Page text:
With the release of Ubuntu 19.10 “Eoan Ermine”, Ubuntu Server is available for the Raspberry Pi 4 for the first time. With the Pi 4’s major boost in performance, once we can install Ubuntu Server, we can install and run any of the flavors. Let’s get to it!
Getting the Server Image
First off, head to the Ubuntu 19.10 release images. We want one of the Preinstalled server images, since booting on the Raspberry Pi is still a tricky fiasco. You’ll see two installation options:
We’ll want to choose the first option, Hard-Float. While the Pi 4 does in fact support the 64-bit ARM image, unfortunately USB devices fail to initialize with this option. If you have no need for mouse and keyboard, feel free to use the 64-bit option. This should be resolved in time for the 20.04 release.
Installing the Server Image
Once your server image has been downloaded, download and run Etcher. If you’ve never used Etcher before, it’s a simple, cross-platform solution for installing disk images to USB devices. It’s reliable and easy to use, and will help you avoid overwriting your hard drives.
Select the downloaded image (.xz is fine, no need to extract), select the correct storage location, and the click Flash! After a few minutes, the image will be installed and validated, and you’ll be ready to go. Re-insert your MicroSD card into your Raspberry Pi, connect an ethernet cable, power it on, and proceed to the next step.
Note: Once USB installation finished, I received an error that the checksums did not match, but everything seems to work correctly afterward.
This part tripped me up for a while. Once installed, the default username and password are both “ubuntu”. However, the first login to your Raspberry Pi has to be via SSH! First step, find the IP address of your Raspberry Pi device.
Be mindful that if you’re in a corporate or other shared environment, scanning for devices might be frowned upon. With that warning out of the way, let’s use nmap to look for our device. I’m not going to cover usage here, but a quick DuckDuckGo search can point you in the right direction. The server installation image defaults the hostname to “ubuntu”, so look for that.
$ nmap -sP 192.168.1.0/24 ... Nmap scan report for ubuntu.attlocal.net (192.168.1.230) Host is up (0.00036s latency). ...
Once you know where the device is, SSH in and reset your password. Enter “yes” to continue connecting if prompted for the fingerprint.
$ ssh [email protected] [email protected]'s password: You are required to change your password immediately (administrator enforced) WARNING: Your password has expired. You must change your password now and login again! Changing password for ubuntu. Current password: New password: Retype new password: passwd: password updated successfully Connection to ubuntu.attlocal.net closed.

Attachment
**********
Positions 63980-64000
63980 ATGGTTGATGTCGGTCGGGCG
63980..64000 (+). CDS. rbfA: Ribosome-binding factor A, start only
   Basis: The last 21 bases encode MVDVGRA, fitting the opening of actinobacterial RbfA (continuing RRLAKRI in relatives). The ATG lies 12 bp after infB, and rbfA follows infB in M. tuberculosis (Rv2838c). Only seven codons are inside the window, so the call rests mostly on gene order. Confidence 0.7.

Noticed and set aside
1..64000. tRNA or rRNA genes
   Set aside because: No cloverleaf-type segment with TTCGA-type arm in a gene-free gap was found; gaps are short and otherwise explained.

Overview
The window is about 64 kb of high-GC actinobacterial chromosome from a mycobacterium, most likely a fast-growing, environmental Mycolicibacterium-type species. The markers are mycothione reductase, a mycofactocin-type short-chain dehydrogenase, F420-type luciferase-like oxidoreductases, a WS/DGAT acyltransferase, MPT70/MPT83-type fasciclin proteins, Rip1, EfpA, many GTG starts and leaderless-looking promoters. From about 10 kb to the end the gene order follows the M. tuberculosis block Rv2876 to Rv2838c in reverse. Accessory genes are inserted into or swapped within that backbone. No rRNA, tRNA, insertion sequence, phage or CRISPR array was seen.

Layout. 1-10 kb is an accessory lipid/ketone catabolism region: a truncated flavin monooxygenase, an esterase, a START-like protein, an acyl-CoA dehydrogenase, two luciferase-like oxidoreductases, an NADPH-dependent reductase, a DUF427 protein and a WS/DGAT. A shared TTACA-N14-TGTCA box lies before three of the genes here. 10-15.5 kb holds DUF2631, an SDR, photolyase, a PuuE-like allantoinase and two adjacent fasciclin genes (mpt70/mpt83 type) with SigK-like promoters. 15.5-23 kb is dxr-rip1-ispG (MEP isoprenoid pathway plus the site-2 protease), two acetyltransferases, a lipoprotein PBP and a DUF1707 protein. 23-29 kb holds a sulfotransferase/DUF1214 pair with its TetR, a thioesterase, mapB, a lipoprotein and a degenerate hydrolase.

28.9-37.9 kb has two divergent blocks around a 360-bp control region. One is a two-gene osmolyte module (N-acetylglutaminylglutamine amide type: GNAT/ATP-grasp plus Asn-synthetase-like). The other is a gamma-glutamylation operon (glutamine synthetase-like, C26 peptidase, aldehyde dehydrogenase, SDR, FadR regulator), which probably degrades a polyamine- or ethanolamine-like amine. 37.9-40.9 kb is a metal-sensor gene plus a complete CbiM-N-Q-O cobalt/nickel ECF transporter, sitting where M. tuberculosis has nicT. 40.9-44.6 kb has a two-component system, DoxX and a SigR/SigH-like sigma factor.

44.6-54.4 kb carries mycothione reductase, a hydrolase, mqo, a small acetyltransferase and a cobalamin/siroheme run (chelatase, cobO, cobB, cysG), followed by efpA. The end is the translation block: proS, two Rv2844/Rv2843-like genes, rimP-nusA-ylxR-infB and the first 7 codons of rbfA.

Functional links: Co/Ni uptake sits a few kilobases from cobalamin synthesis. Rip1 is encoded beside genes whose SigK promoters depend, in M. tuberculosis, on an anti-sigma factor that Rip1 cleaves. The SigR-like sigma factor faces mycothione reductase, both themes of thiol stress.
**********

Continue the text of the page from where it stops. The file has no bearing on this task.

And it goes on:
Now, SSH in once more with your new password, and let’s install Xubuntu!
We’re almost done! Now it’s time to decide: Do you want Xubuntu Core, the minimal Xubuntu base that you can easily customize to your needs, or Xubuntu Desktop, our standard installation option? I’ll be doing installing Core for this guide, but if you want to install Desktop, just replace “xubuntu-core^” with “xubuntu-desktop^”.
Also worth noting, while setting up Xubuntu on the Raspberry Pi, I came across an issue that causes our default login screen to fail. This has been fixed upstream, but to work around this issue now we will be using Slick Greeter for our login screen. Now, let’s get back to the installation. Please note that the caret, ^, is not a typo!
sudo apt update sudo apt install xubuntu-core^ slick-greeter
This will take a while. Once everything’s installed, the final step is to set Slick Greeter as the login screen. Create /etc/lightdm/lightdm.conf with the following contents using your favorite command-line editor.
And finally, reboot!
Your Raspberry Pi 4 will now boot into a graphical environment, and you’ll be greeted by Slick Greeter. Login with the password you created earlier, and the Xubuntu desktop will load, same as you’d find outside of the Raspberry Pi.
That’s up to you, but the first thing I recommend is creating a new user. The default Ubuntu user is an administrator, and has a bit more power than you’d normally have on the a desktop installation.
Beyond that, the Pi’s the limit! Have fun, and enjoy running the mouse-based distribution on your mouse-sized computer.
I purchased my Raspberry Pi 4 with funds from my Patreon, so my patrons helped make this project possible. I’ll continue experimenting with the Pi 4, so look forward to even more awesome projects. Thanks everybody!